An expanded AOA resource reinforces doctors' playbooks when it comes to patients with brain injuries, as the sport nearly synonymous with big hits and concussion risk takes the gridiron once again.
The next iteration of the AOA Vision Rehabilitation (VR) Brain Injury Electronic Resource Manual( BIERM), titled Volume 1B: Traumatic Brain Injury: Optometric Management and Advanced Topics, is now available as a comprehensive resource to aid doctors in evaluating such patients.
While BIERM Volume 1A: Traumatic Brain Injury Visual Dysfunction Diagnosis, addresses optometry's overall involvement in management and rehabilitation of patients with traumatic brain injury (TBI), Volume 1B provides an overview of high-yield optometric management protocols that are important to incorporate into the care of patients with visual sequelae of closed head trauma.
Volume 1B provides doctors with insight into subjects, including:
- Optometric management for visual sequelae of traumatic brain injury
- Practical general consideration for management of patients with visual sequelae of TBI
- Advanced topics, such as prescribing contact lenses for TBI patients, management of low vision in TBI patients and more
- Sample case studies
- Practice management considerations
Chrystyna Rakoczy, O.D., AOA Brain Injury Committee chair, says these topics present options doctors can easily put into practice without investment of costly resources.
"This Volume summarizes the foundations of optometric visual therapy/neuro-optometric rehabilitative therapy, thereby providing the primary eye care optometrist with the basics, emphasizing the importance of co-management with colleagues who provide optometric rehabilitative visual therapy services," Dr. Rakoczy says.
The BIERM—the culmination of six years of work—incorporates the latest advances in evaluation, management and rehabilitation, riding a groundswell of awareness in recent years about TBIs as highlighted by wounded combat veterans and America's sports culture.
Growing awareness for optometry's role in concussion assessment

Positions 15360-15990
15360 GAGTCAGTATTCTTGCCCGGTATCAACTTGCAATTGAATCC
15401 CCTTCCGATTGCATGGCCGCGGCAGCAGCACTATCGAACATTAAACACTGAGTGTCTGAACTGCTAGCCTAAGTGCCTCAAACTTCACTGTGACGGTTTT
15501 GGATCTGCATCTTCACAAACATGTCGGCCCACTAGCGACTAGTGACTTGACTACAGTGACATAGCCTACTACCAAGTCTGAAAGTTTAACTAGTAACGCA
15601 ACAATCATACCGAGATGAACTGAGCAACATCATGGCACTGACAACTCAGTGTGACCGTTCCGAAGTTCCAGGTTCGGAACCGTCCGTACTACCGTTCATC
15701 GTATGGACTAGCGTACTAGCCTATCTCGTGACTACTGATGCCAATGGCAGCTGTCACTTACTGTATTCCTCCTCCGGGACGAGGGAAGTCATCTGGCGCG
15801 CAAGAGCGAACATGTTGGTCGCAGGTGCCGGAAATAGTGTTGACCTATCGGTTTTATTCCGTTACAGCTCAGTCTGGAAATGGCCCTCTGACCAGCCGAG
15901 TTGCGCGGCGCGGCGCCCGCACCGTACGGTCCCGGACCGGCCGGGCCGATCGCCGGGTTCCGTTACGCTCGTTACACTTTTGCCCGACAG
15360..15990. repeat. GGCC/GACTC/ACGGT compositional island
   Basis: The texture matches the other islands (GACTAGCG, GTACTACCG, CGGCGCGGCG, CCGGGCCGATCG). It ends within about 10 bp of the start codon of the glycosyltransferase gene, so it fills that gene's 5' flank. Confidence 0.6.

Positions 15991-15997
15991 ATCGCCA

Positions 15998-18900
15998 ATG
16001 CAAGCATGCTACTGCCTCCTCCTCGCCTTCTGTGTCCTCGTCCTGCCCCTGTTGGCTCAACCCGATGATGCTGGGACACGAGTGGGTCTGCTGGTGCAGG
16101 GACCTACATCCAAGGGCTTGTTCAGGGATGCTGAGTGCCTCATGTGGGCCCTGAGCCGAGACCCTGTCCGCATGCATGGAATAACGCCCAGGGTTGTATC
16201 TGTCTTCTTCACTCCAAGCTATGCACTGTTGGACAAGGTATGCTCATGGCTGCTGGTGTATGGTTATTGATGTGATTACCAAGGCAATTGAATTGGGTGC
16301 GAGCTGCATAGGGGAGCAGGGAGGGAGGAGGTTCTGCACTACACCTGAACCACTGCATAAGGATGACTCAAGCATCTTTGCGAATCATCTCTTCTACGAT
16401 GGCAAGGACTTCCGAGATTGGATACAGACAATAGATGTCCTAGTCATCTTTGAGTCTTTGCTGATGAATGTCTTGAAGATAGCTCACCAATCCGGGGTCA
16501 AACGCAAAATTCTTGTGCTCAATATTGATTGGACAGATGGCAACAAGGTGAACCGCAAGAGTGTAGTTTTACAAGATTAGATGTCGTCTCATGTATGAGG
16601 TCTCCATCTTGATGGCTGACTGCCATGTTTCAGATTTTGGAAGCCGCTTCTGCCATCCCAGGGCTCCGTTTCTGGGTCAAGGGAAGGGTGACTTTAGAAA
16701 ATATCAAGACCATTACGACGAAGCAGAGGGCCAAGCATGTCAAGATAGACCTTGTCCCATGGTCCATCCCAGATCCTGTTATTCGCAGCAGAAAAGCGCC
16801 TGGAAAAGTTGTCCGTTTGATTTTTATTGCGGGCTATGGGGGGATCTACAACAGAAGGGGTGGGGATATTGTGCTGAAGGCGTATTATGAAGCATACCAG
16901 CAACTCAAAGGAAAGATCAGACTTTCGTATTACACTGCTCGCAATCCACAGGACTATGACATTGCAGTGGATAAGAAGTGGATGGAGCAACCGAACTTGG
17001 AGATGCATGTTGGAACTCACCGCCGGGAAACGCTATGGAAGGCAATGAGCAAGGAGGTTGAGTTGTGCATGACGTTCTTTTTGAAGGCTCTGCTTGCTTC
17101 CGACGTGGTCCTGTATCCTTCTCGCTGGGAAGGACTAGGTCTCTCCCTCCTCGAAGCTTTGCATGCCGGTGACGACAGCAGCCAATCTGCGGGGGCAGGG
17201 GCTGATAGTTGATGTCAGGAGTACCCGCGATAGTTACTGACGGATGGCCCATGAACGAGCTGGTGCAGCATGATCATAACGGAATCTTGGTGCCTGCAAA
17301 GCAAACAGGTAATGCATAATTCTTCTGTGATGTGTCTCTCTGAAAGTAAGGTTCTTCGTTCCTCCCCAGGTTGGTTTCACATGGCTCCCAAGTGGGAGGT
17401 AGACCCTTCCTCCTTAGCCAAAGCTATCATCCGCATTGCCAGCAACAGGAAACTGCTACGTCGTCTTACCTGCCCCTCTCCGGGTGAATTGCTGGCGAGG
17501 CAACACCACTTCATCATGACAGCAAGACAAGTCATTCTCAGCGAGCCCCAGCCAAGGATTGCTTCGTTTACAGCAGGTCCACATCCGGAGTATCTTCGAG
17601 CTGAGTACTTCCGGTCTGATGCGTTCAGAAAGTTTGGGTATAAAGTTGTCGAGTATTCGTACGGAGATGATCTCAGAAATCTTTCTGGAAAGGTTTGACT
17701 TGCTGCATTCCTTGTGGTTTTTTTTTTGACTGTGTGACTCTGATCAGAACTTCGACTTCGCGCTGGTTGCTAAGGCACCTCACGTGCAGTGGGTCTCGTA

By far, falls are the most common cause of TBI in the United States, yet it's under the stadium lights that TBI continues to generate headlines—and it's here that the role of optometry in injury assessment also is grabbing attention.
Football, the leading cause of organized sports-related TBI nationwide, returns September 3 with kickoff to the college season. Data from the NCAA Injury Surveillance Program shows concussions comprised 8% of college football injuries—of 24 programs tracked—with a 1-season concussion risk of 5% in 2015. And when it came to high school football, there was an even higher 10% 1-season concussion risk, according to a July 2015 study published in JAMA Pediatrics.
Nearly 50% of the brain is devoted to vision, meaning doctors of optometry are a crucial part of a multidisciplinary approach to care. Concussed patients often display signs of vision problems, including accommodative disorders, convergence insufficiency and saccadic dysfunction.
Sideline tests now track visual processing to determine concussion likelihood, and emergent technology also recognizes eye doctors' strengths in determining abnormal eye movements and feedback.
Read more about optometry's role in TBI management in the September 2014 edition of AOA Focus.
Research has shown that co-morbidities matter when it comes to patients surviving COVID-19. One of those co-morbidities of concern is diabetes, and doctors of optometry annually detect thousands of diabetes-related manifestations in the eyes.
More evidence suggesting exercise might put a dent in the costs of drug treatment through prevention of such eye diseases as age-related macular degeneration.
Contact Lens Health Week, Aug. 17-21, is an opportunity to talk about safe handling.